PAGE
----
The drug bupropion is somewhat like “New Shimmer,” the improbable product parodied on “Saturday Night Live:” “New Shimmer is both a floor wax and a dessert topping!” Bupropion is an antidepressant and a smoking--cessation aid, and it is also now the leading cause of drug-induced seizures.
Bupropion was the cause in 23 percent of drug-induced seizures called into the California Poison Control System in 2003, almost three times more than any other drug, according to a retrospective review. (J Med Toxicol 2007;3:15.) A recent review of two years' worth of pediatric cases from the Toxicology Investigators Consortium Case Registry also found that bupropion was the culprit in 30 of 142 (21%) cases of toxic seizures. No other medication even came close. (Clin Toxicol 2013;51:761.)
We've known for a long time that bupropion lowers the seizure threshold. In fact, it was quickly taken off the market after its 1985 release because of the high incidence of seizures. The Food and Drug Administration reapproved bupropion in 1989 after learning that seizures decreased markedly when the drug was taken in doses less than 450 mg per day.
Bupropion is a monocyclic amino ketone antidepressant with a structure similar to phenethylamine and amphetamine. (Figure.) It blocks reuptake of norepinephrine and dopamine while appearing to have little effect on serotonin pathways. Bupropion also blocks acetylcholine at nicotinic receptors and seems to promote the release of catecholamines.
Bupropion, best known as Wellbutrin, is available in immediate--release (IR), extended-release (XL), and sustained-release (SR) forms. Bupropion is also marketed as Zyban as an aid to reduce nicotine cravings and withdrawal symptoms. The time to peak blood level is only 1.5 hours when a therapeutic dose of the IR form is ingested, but this time course can be markedly extended after an overdose of the XL or SR form.
Hydroxybupropion, one of bupropion's metabolites, is as potent as the parent drug but has a longer elimination half-life. Onset of significant bupropion toxicity can be delayed to a surprising extent because of slow absorption, especially in overdose, and because of its long-acting metabolites. Cases have been reported in which seizures did not occur until 24 hours after ingestion of an acute overdose. Clinicians should anticipate seizure activity, observing these patients for at least 24 hours before discharge or transfer to a nonmedical service.
Bupropion toxicity affects the neurological, cardiovascular, and gastrointestinal systems. (Table.) Tachycardia, the most common manifestation, is reported in approximately 80 percent of cases. Seizures are often heralded by agitation, tremors, and hallucinations, but can occur without preceding neurological abnormalities. Bupropion also can prolong the QTc interval, but I could not find a published case of torsades de pointes associated with overdose. QRS interval prolongation may be the result of a mechanism other than sodium channel blockade, and often does not respond to boluses of sodium bicarbonate.
Bupropion overdose treatment should include good supportive care and anticipate delayed seizures. Jepsen et al. suggest that “oral activated charcoal may be considered within an hour of overdose.” (Emerg Med J 2003;20:560.) But even later administration of charcoal makes sense because of prolonged absorption (especially with XL or SR preparations), as long as the airway is not compromised and the patient has no contraindications.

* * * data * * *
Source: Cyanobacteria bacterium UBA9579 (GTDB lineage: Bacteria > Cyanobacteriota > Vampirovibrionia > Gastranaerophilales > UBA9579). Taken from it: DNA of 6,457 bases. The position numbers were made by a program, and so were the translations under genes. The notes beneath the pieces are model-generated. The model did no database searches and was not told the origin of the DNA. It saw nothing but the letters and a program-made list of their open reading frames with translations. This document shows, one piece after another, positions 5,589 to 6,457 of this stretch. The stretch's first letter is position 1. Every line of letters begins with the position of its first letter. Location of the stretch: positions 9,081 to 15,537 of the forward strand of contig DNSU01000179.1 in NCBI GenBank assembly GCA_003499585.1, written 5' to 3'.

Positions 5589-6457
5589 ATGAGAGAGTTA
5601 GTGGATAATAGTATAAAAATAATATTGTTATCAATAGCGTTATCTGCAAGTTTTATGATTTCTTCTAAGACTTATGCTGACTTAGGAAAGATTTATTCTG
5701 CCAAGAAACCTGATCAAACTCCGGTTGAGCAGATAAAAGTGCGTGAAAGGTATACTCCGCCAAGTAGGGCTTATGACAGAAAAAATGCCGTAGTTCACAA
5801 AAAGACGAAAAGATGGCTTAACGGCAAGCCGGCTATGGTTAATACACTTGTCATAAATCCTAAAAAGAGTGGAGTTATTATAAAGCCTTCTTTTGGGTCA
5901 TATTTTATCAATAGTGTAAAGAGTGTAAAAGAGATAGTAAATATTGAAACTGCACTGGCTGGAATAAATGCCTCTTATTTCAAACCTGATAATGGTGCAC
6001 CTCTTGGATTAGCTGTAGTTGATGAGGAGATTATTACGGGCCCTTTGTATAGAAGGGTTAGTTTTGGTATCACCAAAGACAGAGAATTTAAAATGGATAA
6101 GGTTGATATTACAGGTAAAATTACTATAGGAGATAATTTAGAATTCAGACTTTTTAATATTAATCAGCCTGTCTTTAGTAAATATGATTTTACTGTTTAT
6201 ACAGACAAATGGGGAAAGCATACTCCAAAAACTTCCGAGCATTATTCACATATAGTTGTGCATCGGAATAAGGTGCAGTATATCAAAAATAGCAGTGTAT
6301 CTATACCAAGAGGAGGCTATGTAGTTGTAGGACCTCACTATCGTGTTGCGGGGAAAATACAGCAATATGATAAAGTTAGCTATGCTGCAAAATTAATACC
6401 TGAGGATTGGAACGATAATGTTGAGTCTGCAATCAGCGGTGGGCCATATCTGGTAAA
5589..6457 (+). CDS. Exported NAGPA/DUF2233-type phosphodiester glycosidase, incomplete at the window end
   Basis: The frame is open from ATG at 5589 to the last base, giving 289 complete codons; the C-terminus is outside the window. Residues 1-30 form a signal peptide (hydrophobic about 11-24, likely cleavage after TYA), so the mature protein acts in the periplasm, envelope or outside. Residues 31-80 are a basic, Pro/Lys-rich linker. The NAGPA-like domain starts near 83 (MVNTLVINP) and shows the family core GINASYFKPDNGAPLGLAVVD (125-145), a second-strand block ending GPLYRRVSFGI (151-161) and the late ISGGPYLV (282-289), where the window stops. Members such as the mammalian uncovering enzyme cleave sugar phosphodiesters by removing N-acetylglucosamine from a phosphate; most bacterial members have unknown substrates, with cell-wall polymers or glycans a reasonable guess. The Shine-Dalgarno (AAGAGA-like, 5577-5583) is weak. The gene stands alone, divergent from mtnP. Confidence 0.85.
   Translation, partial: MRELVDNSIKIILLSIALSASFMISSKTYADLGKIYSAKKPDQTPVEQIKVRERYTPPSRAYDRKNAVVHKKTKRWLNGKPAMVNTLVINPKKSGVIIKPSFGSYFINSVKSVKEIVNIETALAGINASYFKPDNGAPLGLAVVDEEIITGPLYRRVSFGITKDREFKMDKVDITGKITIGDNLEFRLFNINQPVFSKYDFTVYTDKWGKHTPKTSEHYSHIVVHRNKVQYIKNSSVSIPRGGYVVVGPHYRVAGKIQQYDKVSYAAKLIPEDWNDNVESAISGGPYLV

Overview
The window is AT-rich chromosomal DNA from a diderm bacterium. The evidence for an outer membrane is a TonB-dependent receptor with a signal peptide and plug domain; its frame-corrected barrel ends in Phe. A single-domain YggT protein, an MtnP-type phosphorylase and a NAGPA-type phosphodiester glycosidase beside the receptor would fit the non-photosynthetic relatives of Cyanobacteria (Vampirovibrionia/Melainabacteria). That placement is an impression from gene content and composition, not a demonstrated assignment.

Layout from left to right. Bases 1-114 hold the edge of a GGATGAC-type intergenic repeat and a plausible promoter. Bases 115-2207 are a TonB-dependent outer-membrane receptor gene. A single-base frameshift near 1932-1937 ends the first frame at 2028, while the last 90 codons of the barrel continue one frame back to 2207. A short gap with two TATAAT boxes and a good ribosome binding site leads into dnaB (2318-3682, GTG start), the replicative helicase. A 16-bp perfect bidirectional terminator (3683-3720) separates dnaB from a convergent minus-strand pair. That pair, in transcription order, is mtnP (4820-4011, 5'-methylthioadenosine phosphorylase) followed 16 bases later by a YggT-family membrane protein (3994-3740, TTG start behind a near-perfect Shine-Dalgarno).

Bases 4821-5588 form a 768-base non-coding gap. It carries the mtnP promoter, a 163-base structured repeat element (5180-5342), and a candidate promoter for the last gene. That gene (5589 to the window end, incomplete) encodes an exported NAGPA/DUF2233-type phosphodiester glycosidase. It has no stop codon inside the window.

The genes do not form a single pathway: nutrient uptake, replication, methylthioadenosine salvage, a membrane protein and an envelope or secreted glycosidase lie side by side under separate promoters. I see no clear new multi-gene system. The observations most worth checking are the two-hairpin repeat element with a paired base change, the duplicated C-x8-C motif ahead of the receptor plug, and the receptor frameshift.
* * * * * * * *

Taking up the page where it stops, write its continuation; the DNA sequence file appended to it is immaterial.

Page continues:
Stall et al. mention that “whole bowel irrigation may be considered for patients with large ingestions of sustained release preparations.” (CMAJ 2014;186:1015.) This makes no sense. Whole bowel irrigation (WBI) is not needed if the ingestion is not severe. It would be wise to avoid infusing a belly full of high-molecular-weight polyethylene glycol if the ingestion is potentially severe because the patient is likely to seize. The chance of WBI preventing absorption of enough additional bupropion (compared with charcoal) to prevent seizures would seem to be small and not worth the real risk of complications from the procedure.
Seizure activity should be treated with benzodiazepines. Barbiturates or propofol can be used if these are not effective. Phenytoin is contraindicated, as with all poison-induced seizures.
Significant cardiotoxicity associated with bupropion ingestion is rare, but refractory hypotension and cardiovascular collapse can occur after massive overdose. Lipid rescue therapy can be administered in these dire cases. (Read Dr. Gussow's column on lipid rescue in the May 2015 issue of EMN.) Bupropion is highly lipophilic, with about the same partition coefficient as bupivacaine. In fact, the first reported case of lipid emulsion being used successfully to treat oral overdose involved a patient with prolonged cardiac arrest after ingesting bupropion and lamotrigine. (Ann Emerg Med 2008;51:412.) A massive bupropion overdose in an 11-month-old was also successfully treated with extracorporeal membrane oxygenation. (Read Dr. Gussow's column on ECMO at http://bit.ly/1Gj4c59.)
Bupropion has become a drug of abuse because it can produce effects similar to (but weaker than) cocaine and amphetamine. This usually involves snorting crushed tablets, which avoids hepatic first-pass metabolism and produces immediate effect. A recent 11-year review of data from the California Poison Control System identified 67 cases. Prehospital seizures occurred in 30 percent of these patients, but no delayed seizure activity occurred after arrival at the hospital.
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